Could TCU be looking for one final piece to add to its secondary for 2017?
The TCU Horned Frogs are getting up early for a football game Saturday — against themselves. The spring game is set for 11 a.m. at Amon G. Carter Stadium.
A month-plus of work culminates in the scrimmage, where top recruit Shawn Robinson could make his first throws in a TCU uniform. Fan activities are scheduled throughout the day.
TCU went into the off-season off a rare losing season. Coach Gary Patterson and staff went in looking to build a new offensive line, develop a backup quarterback, find some safeties and corners and create depth at all positions.
By Saturday afternoon, the coaches will be closer to answering a few questions. Here is a rundown of what we’ll be watching when the action starts:
1. The quality of throws. Not just from Kenny Hill, who has invested in improving the consistency of his throws for 2017. Ideally, it will lead to greater accuracy for the senior, who led the Big 12 in interceptions a year ago. But also important will be the performance of the backup quarterback, whoever that is. The Frogs have an opening with the transfer of Foster Sawyer. Shawn Robinson made strides in spring camp. Grayson Muehlstein is a veteran who could get a long look. How much stronger is Brennen Wooten after a redshirt year? Could walk-on Jordan Kitna make an impression? Watch the quality of throws.
2. Hands, hands, hands. TCU had a problem with dropped passes a year ago. No one is running from that. Patterson said things looked better in that area in spring practice. It’s been more than a year since the hands of Josh Doctson graced the field at Amon G. Carter Stadium. There may not be another player gifted with his physical ability for a while at TCU, but if two or three players can pull in the ball as consistently as he did, it will go a long way to helping the offense in the fall.
3. Pressure on the passer. The Frogs lost their top two pass rushers of the past three years, James McFarland and Josh Carraway, and a projected contributor for next year, Tipa Galeai, was dismissed. So the team is going young in some cases and experimental in others. Ben Banogu (a transfer), Brandon Bowen and Isaiah Chambers are three of the prized acquisitions from last year. Gary Overshown will get a chance after a redshirt year. Patterson said linebackers Ty Summers and Sammy Douglas show intriguing speed off the end. Mat Boesen demonstrated a knack for getting to the quarterback and stripping the ball last season. The Frogs just want to find him a partner or two. Or three.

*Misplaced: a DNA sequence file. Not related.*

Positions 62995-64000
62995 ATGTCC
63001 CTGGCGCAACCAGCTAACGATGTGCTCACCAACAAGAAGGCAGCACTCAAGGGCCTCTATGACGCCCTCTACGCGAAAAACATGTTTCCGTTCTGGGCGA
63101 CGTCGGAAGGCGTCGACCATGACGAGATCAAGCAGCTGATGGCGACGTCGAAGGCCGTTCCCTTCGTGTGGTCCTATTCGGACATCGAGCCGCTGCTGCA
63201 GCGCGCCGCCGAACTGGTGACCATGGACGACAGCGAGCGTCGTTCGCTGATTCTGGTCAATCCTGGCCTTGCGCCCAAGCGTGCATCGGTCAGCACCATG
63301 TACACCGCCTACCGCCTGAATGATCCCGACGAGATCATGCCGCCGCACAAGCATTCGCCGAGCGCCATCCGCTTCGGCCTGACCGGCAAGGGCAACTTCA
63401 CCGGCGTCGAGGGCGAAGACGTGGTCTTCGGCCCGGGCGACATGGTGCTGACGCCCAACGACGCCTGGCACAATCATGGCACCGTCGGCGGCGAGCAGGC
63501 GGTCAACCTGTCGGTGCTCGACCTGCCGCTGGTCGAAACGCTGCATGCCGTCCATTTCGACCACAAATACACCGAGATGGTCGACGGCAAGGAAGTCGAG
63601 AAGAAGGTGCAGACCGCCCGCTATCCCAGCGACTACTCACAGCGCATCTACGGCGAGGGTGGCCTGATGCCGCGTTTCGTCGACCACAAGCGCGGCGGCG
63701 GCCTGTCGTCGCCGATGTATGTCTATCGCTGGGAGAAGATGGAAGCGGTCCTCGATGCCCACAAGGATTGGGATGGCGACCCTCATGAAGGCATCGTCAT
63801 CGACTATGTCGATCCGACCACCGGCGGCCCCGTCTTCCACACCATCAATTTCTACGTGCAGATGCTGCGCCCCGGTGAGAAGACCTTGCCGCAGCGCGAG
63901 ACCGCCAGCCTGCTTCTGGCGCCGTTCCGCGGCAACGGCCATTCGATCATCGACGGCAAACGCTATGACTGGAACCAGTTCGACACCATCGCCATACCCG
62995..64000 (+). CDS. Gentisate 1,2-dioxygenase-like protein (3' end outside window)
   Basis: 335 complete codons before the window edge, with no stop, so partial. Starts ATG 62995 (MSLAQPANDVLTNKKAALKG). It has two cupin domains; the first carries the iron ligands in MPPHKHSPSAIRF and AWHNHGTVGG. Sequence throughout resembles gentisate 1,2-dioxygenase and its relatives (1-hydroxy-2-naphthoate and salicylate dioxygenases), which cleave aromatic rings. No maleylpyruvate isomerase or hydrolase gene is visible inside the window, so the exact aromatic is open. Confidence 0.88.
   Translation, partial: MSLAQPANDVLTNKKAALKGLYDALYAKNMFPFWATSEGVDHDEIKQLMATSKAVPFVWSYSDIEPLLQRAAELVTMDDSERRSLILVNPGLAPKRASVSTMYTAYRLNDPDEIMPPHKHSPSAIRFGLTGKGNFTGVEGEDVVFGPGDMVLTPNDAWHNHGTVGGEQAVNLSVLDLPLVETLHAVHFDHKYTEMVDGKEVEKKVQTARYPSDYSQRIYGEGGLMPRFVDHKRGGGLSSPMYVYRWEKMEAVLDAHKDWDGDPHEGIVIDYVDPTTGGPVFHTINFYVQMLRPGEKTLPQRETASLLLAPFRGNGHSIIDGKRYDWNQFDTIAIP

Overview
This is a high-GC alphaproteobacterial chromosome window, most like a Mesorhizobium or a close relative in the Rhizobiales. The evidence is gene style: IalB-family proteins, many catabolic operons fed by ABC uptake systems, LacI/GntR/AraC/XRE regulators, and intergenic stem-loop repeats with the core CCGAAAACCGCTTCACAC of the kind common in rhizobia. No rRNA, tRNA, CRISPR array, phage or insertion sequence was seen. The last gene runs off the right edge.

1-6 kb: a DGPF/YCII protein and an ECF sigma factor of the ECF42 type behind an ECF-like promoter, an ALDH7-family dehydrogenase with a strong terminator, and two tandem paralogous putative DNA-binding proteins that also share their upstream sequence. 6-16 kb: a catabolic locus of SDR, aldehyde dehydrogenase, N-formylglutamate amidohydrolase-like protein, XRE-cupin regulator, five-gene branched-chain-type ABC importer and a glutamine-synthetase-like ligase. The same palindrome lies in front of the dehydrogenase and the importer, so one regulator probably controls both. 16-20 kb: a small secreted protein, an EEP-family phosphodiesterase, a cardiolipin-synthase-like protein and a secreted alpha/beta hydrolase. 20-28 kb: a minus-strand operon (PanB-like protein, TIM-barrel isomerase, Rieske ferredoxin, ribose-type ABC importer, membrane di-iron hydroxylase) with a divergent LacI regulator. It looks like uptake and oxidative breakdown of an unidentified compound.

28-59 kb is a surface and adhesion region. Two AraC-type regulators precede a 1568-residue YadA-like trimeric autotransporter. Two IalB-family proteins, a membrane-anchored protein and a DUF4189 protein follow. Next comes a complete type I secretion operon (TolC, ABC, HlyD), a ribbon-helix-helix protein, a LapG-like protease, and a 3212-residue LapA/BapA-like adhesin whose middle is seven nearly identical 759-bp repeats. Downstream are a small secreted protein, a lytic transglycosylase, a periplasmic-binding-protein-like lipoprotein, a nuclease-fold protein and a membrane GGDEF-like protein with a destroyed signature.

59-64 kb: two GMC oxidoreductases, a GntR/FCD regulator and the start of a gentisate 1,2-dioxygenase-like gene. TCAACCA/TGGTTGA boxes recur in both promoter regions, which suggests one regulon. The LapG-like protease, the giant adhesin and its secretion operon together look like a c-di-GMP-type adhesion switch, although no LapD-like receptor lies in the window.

4. Running back use. Patterson dropped a broad hint about how TCU might use its backs this season when he said they’re all capable of catching the ball. Kyle Hicks led the team in receptions last year. Shaun Nixon has a year’s worth of wide receiver experience. Can Darius Anderson catch the ball out of the backfield? Is it possible to use 225-pound Sewo Olonilua and 226-pound Trevorris Johnson in the passing game? The coaches won’t show much in the spring. But if the backs get balls thrown their way, watch for who makes catching it look natural.
5. The kicking game, of course. If there is much kicking, that is. It’s likely there will be no kickoffs. But there should be punts (sans returns) and field goals. It could be the first action for place-kicker Jonathan Song since he missed last season with a quadriceps injury. There is no shortage of kickers with Brandon Hatfield, Ryan Graf and Andrew David also available. But the special teams unit is breaking in a new long snapper.
TCU spring game
11 a.m. Saturday, Amon G. Carter Stadium